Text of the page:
Rice bean is suited to the lowland humid tropics, but some cultivars are also adapted to subtropical or subtemperate conditions. It grows best at average temperatures between 18 and 30 °C and prefers a rainfall of 1000-1500 mm/year. The crop can be grown in the tropics up to an altitude of 2000 m. Rice bean is a quantitative short-day plant. The threshold is less than 12 hours. In West Bengal the maximum and minimum temperatures of flower initiation is found to be 25-26 °C and 10-12 °C respectively. Rice bean grows best on fertile loams. It tolerates high temperatures and moderate drought, but it is frost susceptible.


Propagation is by seed. Rice bean is usually sown broadcast, after two or three ploughings. It can also be planted in rows 90 cm apart. In India the seed rate is 40-50 kg/ha (if grown for seed), or 60-70 kg/ha (if grown as a catch crop for fodder). In Burma average seed rate is 21 kg/ha. In North-Eastern India it is grown under shifting cultivation with maize and millet. Its forage quality is improved when grown in mixture with the annual grass Pennisetum pedicellatum.


The crop receives little aftercare. In India application of 50-60 kg/ha superphosphate is recommended. In Burma rice bean is usually grown in rotation with rice.

Diseases and pests

Relatively speaking rice bean is a pest-free crop. Powdery mildew, rust and cucumber mosaic virus can attack the crop in the Philippines. Nematode problems are reduced by flooding, hence rotation with rice is recommended.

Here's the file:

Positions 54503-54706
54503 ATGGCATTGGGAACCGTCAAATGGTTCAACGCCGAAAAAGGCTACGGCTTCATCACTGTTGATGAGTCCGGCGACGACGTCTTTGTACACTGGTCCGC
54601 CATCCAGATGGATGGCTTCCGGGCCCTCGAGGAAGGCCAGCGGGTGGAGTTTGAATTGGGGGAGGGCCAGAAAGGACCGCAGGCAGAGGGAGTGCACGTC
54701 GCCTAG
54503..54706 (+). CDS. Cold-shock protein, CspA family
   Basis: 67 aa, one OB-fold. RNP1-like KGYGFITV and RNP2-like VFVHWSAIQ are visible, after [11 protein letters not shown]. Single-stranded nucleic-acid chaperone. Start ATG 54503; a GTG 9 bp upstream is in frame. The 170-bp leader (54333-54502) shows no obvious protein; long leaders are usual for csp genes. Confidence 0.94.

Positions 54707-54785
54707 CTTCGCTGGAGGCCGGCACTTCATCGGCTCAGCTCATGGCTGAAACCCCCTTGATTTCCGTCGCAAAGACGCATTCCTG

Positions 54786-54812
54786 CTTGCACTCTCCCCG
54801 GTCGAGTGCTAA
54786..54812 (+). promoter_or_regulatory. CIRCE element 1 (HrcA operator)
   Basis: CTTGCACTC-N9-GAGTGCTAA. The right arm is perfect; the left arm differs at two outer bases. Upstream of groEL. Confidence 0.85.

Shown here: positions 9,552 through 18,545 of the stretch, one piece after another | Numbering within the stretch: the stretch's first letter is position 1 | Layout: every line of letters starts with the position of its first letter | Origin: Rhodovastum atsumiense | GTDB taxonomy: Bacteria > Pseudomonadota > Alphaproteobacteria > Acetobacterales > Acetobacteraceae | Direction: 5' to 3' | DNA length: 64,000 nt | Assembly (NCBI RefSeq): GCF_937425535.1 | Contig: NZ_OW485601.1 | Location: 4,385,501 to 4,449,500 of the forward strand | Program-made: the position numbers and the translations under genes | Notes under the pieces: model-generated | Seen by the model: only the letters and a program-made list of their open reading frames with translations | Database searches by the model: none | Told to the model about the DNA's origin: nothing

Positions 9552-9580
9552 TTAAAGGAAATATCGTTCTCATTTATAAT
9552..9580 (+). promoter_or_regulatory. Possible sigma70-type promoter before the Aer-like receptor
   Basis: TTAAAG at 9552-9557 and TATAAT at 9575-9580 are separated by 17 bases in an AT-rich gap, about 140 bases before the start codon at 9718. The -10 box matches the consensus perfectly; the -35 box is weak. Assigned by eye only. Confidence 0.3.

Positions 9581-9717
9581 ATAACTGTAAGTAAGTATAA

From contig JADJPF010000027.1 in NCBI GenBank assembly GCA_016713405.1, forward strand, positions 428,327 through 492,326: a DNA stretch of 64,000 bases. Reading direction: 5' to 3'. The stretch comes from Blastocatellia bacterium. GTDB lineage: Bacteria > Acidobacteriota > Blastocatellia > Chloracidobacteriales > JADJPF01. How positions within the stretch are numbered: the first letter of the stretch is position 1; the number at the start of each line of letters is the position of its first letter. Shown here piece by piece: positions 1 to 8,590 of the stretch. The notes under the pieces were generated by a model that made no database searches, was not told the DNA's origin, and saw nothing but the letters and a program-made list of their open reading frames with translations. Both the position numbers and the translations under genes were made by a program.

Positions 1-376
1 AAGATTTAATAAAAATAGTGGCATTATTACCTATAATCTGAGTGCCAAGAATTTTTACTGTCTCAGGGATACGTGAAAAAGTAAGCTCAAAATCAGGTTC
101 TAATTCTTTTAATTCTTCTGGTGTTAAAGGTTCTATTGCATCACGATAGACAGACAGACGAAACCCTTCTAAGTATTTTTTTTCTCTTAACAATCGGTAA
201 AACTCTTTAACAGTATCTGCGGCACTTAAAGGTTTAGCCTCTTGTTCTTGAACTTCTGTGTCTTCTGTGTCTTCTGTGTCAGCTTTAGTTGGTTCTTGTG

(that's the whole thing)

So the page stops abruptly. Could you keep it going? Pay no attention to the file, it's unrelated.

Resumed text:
The viny plant habit and the shattering of pods make rice bean difficult to harvest. Harvesting in the morning, when the pods are moist, reduces the losses. If grown for fodder, rice bean should be harvested when the pods are half developed, since the leaves drop easily when the plant reaches maturity.


Average seed yield is 200-300 kg/ha, although in West Bengal, with good crop management, yields up to 2240 kg/ha were obtained. In Burma yield averages 420-840 kg/ha, in Papua New Guinea 500-800 kg/ha. Forage yield is 2200-3500 kg/ha.

Handling after harvest

The seeds are dried in the sun and threshed by hand. Usually the seeds are not affected by storage insects.

Genetic resources and breeding

Germplasm collections are available in India and Taiwan (AVRDC), but more collections are needed. The breeding of quick-maturing, day-neutral, high-yielding and non-shattering, erect cultivars, that are nematode-resistant are the most urgent research needs. Moreover, all agronomical aspects need investigation, e.g. time of sowing, plant density, fertilizer requirements.


Rice bean is a pulse crop whose development is handicapped by the fact that average yields are low and seed-pods shatter easily, making economic harvesting difficult. Its tolerance of high temperatures and humidities, its adaptation to heavy soils, its quick growth, its resistance to pests and diseases and its nutritious seeds make rice bean a valuable crop that deserves testing throughout the tropics. There has been increasing interest in India in the development of rice bean as a fodder crop, and now as a grain crop, and also in West Africa, where it is less susceptible to pests and diseases than many other grain legumes.


  • Arora, R.K., Chandel, K.P.S., Joshi, B.S. & Pant, K.C., 1980. Rice bean: tribal pulse of eastern India. Econ. Bot. 34 (3): 260- 263.
  • Chandel, K.P.S., Arora, R.K. & Pant, K.C., 1988. Rice bean - a potential grain legume. NBPGR, New Delhi, India. Scientific Monograph No. 12. 60 pp.
  • Kay, D.E., 1979. Food legumes. TPI Crop and Product Digest No. 3. Tropical Products Institute, London. p. 348-354.
  • Mukherjee, A.K. & Roquib, M.A., 1980. Herbage and grain yield potentiality of rice bean (Vigna umbellata (Thunb.) Ohwi & Ohashi) - A review. Forage Res. 6: 165-170.


  • C.C.C.M. van Oers